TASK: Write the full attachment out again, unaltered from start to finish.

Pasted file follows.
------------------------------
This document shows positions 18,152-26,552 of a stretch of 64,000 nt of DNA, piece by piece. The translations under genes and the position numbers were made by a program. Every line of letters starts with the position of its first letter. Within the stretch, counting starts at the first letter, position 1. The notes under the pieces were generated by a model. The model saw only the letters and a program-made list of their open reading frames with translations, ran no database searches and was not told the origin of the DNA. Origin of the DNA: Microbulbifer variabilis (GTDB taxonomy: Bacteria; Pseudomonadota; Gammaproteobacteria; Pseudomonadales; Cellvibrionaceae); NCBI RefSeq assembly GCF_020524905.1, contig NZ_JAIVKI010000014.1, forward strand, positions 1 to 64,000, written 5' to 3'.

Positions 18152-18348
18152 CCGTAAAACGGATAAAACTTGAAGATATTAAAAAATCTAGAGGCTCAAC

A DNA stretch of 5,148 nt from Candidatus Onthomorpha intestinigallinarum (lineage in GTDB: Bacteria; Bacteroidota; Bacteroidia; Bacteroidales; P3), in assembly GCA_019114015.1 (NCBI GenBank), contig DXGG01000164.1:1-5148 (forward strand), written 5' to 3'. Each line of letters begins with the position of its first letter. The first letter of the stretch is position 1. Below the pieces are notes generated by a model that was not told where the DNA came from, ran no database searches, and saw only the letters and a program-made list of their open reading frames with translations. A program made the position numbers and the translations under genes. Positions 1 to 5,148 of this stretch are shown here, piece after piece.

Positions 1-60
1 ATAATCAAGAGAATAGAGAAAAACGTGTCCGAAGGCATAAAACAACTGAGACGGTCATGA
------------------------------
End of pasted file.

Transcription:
This document shows positions 18,152-26,552 of a stretch of 64,000 nt of DNA, piece by piece. The translations under genes and the position numbers were made by a program. Every line of letters starts with the position of its first letter. Within the stretch, counting starts at the first letter, position 1. The notes under the pieces were generated by a model. The model saw only the letters and a program-made list of their open reading frames with translations, ran no database searches and was not told the origin of the DNA. Origin of the DNA: Microbulbifer variabilis (GTDB taxonomy: Bacteria; Pseudomonadota; Gammaproteobacteria; Pseudomonadales; Cellvibrionaceae); NCBI RefSeq assembly GCF_020524905.1, contig NZ_JAIVKI010000014.1, forward strand, positions 1 to 64,000, written 5' to 3'.

Positions 18152-18348
18152 CCGTAAAACGGATAAAACTTGAAGATATTAAAAAATCTAGAGGCTCAAC

A DNA stretch of 5,148 nt from Candidatus Onthomorpha intestinigallinarum (lineage in GTDB: Bacteria; Bacteroidota; Bacteroidia; Bacteroidales; P3), in assembly GCA_019114015.1 (NCBI GenBank), contig DXGG01000164.1:1-5148 (forward strand), written 5' to 3'. Each line of letters begins with the position of its first letter. The first letter of the stretch is position 1. Below the pieces are notes generated by a model that was not told where the DNA came from, ran no database searches, and saw only the letters and a program-made list of their open reading frames with translations. A program made the position numbers and the translations under genes. Positions 1 to 5,148 of this stretch are shown here, piece after piece.

Positions 1-60
1 ATAATCAAGAGAATAGAGAAAAACGTGTCCGAAGGCATAAAACAACTGAGACGGTCATGA